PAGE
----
–“Intensive multitakers are ‘suckers for irrelevancy,’ commented Clifford Nass, the Stanford professor who led the research. ‘Everything distracts them.’” The Shallows, p. 142
People have long felt that creative ideas come to us when we have time to think, optimally in a quiet, natural environment. In The Shallows, Nicholas Carr explores this idea by digging into the research. He looks at what it means to be constantly hyperlinked to information that is extraneous to the task at hand; what it means to be constantly inundated with tweets, with dings that display incoming emails and chat messages; and how multitasking is different from concentrated thought not only in work outcome but in its effect on the human brain and its growth.
Although the title of this book is apt, I still find it unfortunate because it seems to scream “angry Luddite who can’t accept modern technology!” And this isn’t the case at all. Carr obviously uses computers and the Internet. And he details some of the positive things that Internet availability has done for people in their daily lives—it may help older people keep their minds sharp; gamers have improved visual fields as well as increased speed in shifting visual focus. He also discusses positive changes that using the Internet can make to the human brain, the plasticity of which is astonishing.
And yet. The question. Are we losing something important in human culture, perhaps even the most vital aspects of being human like having compassion and empathy?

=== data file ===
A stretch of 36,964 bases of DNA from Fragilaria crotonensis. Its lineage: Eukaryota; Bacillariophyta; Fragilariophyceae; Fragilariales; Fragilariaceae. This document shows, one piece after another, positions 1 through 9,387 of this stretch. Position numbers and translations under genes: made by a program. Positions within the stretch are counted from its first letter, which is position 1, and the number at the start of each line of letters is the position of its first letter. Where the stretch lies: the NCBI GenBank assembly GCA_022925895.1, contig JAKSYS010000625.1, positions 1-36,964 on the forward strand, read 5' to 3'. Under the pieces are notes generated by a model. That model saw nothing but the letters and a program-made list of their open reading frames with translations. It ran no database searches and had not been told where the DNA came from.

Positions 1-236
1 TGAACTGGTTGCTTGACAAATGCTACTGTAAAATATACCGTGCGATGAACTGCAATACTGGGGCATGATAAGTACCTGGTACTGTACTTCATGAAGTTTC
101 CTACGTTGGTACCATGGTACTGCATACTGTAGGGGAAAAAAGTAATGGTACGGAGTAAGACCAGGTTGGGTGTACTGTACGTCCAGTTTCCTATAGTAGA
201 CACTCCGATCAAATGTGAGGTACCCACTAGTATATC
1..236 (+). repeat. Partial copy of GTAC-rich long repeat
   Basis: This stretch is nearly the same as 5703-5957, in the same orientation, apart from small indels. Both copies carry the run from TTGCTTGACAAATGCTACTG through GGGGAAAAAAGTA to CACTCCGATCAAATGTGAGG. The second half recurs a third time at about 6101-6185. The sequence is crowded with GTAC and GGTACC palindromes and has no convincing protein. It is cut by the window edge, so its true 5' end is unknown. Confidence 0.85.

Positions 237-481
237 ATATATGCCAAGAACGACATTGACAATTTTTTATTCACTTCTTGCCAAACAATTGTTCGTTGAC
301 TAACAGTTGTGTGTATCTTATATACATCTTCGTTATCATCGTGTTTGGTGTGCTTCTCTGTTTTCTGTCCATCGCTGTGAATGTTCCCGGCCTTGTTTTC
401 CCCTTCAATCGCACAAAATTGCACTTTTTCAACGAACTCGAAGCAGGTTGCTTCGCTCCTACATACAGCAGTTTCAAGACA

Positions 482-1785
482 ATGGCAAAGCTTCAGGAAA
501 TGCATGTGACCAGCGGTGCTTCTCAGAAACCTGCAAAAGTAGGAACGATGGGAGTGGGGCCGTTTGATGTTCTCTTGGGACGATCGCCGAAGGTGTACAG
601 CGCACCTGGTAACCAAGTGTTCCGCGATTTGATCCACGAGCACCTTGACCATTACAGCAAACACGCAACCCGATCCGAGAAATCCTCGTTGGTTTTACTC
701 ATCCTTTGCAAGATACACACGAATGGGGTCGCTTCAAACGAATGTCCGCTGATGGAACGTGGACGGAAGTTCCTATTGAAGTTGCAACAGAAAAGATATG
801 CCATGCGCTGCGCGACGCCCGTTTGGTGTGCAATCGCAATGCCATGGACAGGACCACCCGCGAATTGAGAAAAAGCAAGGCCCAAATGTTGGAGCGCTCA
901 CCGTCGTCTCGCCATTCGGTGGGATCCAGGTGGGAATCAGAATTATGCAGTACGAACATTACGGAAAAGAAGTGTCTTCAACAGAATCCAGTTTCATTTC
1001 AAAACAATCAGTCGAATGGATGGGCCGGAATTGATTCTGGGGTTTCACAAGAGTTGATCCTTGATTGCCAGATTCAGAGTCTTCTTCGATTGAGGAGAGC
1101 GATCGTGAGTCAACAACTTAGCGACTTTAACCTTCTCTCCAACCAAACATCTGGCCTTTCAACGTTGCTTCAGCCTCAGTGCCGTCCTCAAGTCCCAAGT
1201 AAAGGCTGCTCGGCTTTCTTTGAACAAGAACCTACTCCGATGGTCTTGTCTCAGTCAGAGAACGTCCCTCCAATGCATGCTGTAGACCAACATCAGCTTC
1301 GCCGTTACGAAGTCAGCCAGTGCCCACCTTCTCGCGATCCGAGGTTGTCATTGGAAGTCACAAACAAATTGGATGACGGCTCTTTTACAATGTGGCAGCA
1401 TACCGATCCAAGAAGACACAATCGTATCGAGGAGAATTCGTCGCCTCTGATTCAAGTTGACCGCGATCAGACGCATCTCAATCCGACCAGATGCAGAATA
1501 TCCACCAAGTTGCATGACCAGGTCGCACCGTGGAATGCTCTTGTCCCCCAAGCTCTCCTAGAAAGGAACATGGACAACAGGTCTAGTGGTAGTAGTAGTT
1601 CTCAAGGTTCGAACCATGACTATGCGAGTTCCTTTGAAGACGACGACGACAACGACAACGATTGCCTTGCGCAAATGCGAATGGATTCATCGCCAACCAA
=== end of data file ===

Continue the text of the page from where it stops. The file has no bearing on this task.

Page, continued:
Carr begins with the boons that the Internet has given us and specifically discusses Google as a search engine. We can find lots of information about anything at any time and we don’t have to remember it. We will be able to retrieve it again and again. The problem, though, is that the brain grows and changes in response to the way information is accessed. Using the Internet dulls our capacity for concentration and contemplation. “Whether I’m online or not, my mind now expects to take in information the way the Net distributes it: in a swiftly moving stream of particles. Once I was a scuba diver in the sea of words. Now I zip along the surface like a guy on a Jet Ski.” Well-educated folks admit in these pages that they can no longer read extensive works and are irritated by having to stop and read text rather than click on hyperlinked words.
The Internet certainly isn’t the first technology to change the way the brain develops. Carr has interesting discussions of clocks and maps, of the printing press, and how these things created both gain and loss for users. However, a distinction of what is now called “deep reading” is that readers become more attentive, able to “concentrate intently over a long period of time, to ‘lose oneself’ in the pages of a book.” Doing this isn’t the natural state of the brain. (If a cave man could have gotten lost in a book, he also could have been eaten by a Saber-tooth tiger. He needed his brain, his awareness, to be constantly jumping around.) But the great advantage of being able to read deeply is that the brain expands and sets off other intellectual paths in the reader—who will be able to make his own associations, draw his own inferences and analogies, and foster his own ideas. In other words, deep reading is deep thinking.